Andriette Wickstrom, at left, with members of her class. Yes, two of them appear to be "Tebowing."
There's very little space left on the walls inside Andriette Wickstrom's "Running, Reading and Reflecting" classroom during interim at Buena Vista University.
Posters of inspirational figures, legends and current contenders of the sport cover the walls and door, with articles on nutrition, injuries, motivation, races and goals filling in the remaining spaces. Over 300 books and 60 films are available as a resource to students.
It's clear Wickstrom has a passion for running, because she has been competing in races for the past 22 ½ years. With two decades of Boston Marathon competition under her belt, it's only natural that most of her weekends are devoted to races.
Even though Wickstrom is a successful masters contender, she'd rather talk about the people she met during races rather than the place she finished in. Race shirts she has accumulated throughout the years become prizes for students.
At first, Wickstrom felt intimidated to pursue teaching an interim class at BVU. "I was insecure because of all the PhDs there, and all those wonderful people who teach class there."
While out for a run on the deadline day for turning in a proposal for an interim class, the words came to her.
"From there, my proposal was accepted and people signed up. I had to get scrambling, but now I've increased resources and knowledge over the 10 years I've been teaching the class. It's definitely an evolving process."
A quick look at her syllabus reveals events such as the Garbage Grab, Diaper Dash, Hula Relay, Pigskin Pass and Duck Triathlon.
"All the events were designed to promote different aspects of running, and involve people in the sport in a fun way," she explained.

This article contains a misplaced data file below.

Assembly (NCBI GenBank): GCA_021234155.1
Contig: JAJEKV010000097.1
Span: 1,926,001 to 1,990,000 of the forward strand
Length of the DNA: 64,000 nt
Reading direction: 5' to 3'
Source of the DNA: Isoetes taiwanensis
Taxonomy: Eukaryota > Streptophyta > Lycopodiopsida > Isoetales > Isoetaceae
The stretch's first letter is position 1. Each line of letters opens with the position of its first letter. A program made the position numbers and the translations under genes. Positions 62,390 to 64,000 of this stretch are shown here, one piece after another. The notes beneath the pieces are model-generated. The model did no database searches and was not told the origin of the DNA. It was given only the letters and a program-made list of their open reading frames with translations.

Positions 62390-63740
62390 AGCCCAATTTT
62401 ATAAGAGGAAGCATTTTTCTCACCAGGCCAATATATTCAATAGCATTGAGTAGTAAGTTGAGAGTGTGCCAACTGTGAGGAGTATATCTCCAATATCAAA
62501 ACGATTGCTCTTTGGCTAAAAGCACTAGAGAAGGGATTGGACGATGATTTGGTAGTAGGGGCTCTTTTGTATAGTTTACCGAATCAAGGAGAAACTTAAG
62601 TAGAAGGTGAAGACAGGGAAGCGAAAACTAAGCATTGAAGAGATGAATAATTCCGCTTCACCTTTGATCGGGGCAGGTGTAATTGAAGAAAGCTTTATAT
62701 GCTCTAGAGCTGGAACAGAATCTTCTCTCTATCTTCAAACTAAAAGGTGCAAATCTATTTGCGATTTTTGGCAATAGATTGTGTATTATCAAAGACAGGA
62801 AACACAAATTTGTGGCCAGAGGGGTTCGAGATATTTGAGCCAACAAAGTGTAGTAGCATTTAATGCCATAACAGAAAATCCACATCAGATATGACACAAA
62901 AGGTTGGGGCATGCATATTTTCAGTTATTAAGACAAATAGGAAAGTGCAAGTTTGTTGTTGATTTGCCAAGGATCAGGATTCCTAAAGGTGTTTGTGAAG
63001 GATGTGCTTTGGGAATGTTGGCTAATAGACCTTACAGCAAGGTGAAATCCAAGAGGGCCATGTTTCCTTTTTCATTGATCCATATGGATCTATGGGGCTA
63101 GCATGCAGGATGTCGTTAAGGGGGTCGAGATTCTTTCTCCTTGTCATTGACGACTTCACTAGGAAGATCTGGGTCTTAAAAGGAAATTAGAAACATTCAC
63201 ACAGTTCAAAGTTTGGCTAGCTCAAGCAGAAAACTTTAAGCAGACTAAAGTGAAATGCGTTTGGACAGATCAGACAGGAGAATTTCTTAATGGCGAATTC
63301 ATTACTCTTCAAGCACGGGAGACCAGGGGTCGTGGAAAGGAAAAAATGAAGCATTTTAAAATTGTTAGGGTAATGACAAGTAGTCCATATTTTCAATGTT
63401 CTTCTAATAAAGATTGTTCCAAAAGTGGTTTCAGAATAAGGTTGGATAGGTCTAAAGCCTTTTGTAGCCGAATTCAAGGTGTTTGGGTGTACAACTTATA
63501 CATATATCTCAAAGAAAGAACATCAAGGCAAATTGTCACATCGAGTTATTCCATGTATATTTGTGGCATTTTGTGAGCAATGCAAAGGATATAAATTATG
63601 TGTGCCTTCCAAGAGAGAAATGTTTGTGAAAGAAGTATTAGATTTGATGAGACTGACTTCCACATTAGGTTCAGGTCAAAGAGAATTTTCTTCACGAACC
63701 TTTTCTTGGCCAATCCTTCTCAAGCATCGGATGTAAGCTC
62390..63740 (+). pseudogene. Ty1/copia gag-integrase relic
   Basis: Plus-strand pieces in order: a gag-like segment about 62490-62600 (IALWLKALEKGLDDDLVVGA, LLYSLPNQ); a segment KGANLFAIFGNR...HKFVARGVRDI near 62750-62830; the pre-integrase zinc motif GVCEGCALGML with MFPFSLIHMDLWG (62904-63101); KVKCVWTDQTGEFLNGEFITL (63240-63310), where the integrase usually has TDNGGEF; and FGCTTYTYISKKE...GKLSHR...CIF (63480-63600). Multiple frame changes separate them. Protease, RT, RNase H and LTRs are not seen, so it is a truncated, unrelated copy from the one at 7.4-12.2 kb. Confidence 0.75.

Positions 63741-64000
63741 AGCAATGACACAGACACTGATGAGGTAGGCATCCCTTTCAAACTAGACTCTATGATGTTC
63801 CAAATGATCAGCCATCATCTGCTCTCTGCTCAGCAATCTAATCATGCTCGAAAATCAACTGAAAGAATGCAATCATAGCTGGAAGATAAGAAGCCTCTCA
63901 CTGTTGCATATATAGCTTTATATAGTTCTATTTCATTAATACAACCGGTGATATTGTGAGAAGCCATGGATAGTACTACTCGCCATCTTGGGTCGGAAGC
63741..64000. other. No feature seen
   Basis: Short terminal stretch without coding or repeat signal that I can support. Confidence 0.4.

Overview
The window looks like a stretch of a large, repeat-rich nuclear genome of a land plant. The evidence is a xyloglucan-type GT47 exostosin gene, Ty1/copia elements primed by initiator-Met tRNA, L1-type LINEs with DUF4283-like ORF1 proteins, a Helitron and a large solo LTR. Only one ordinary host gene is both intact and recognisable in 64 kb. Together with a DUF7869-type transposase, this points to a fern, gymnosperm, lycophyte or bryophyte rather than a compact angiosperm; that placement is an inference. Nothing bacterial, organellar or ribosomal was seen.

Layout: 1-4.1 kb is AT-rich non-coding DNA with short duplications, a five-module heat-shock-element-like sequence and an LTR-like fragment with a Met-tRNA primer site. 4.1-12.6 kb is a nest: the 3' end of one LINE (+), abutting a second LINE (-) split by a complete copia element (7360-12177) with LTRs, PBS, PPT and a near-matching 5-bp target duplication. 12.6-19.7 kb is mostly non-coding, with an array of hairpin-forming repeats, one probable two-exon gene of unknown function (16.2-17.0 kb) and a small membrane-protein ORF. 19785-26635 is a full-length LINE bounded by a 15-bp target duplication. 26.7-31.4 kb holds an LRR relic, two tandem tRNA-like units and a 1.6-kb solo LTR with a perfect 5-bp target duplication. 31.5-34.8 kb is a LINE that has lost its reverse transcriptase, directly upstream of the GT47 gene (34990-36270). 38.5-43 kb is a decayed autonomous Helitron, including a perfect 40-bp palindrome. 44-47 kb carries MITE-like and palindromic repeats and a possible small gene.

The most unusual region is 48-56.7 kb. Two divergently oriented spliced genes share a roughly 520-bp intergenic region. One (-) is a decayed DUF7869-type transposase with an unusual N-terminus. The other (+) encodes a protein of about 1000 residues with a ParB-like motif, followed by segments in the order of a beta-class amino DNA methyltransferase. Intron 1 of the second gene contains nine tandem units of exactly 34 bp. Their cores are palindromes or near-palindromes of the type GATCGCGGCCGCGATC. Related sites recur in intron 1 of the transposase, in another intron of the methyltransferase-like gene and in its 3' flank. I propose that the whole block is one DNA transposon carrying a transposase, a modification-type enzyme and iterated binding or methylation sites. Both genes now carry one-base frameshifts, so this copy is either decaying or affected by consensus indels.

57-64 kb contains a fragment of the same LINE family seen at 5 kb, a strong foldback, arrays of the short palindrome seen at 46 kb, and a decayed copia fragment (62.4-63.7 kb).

During the Garbage Grab, the class spent 40 minutes running outside and picking up trash, a "community service" component of the class.
Cabbage Patch dolls were batons during the Diaper Dash, hula hoops and costumes made the Hula Relay memorable, "oinking pigs" were carried during a run around the track and thrown through the nostrils of a large cardboard pig during the Pigskin Pass, and rubber ducks were batons during the running and swimming legs of the Duck Triathlon.
Special speakers educated and entertained students, including Fitness Sports' Steve Bobenhouse, podiatrist Paul Coffin, registered dietitian Nancy Clark and a panel of area runners, comprised of Dr. Matt Hanson (an Ironman competitor and assistant professor of exercise science and clinical coordinator of human performance at BVU), John Brostad (a BVU alumnus) and Dr. Brian Lenzmeier (associate professor of biology at BVU).
Daily attendance for the class was outstanding, Wickstrom said. While each had their own favorite speaker or activity, it was clear students also shared Wickstrom's love for running, no matter what skill level.
"It doesn't matter how fast you can run," she said. "The sport attracts all different types of athletes."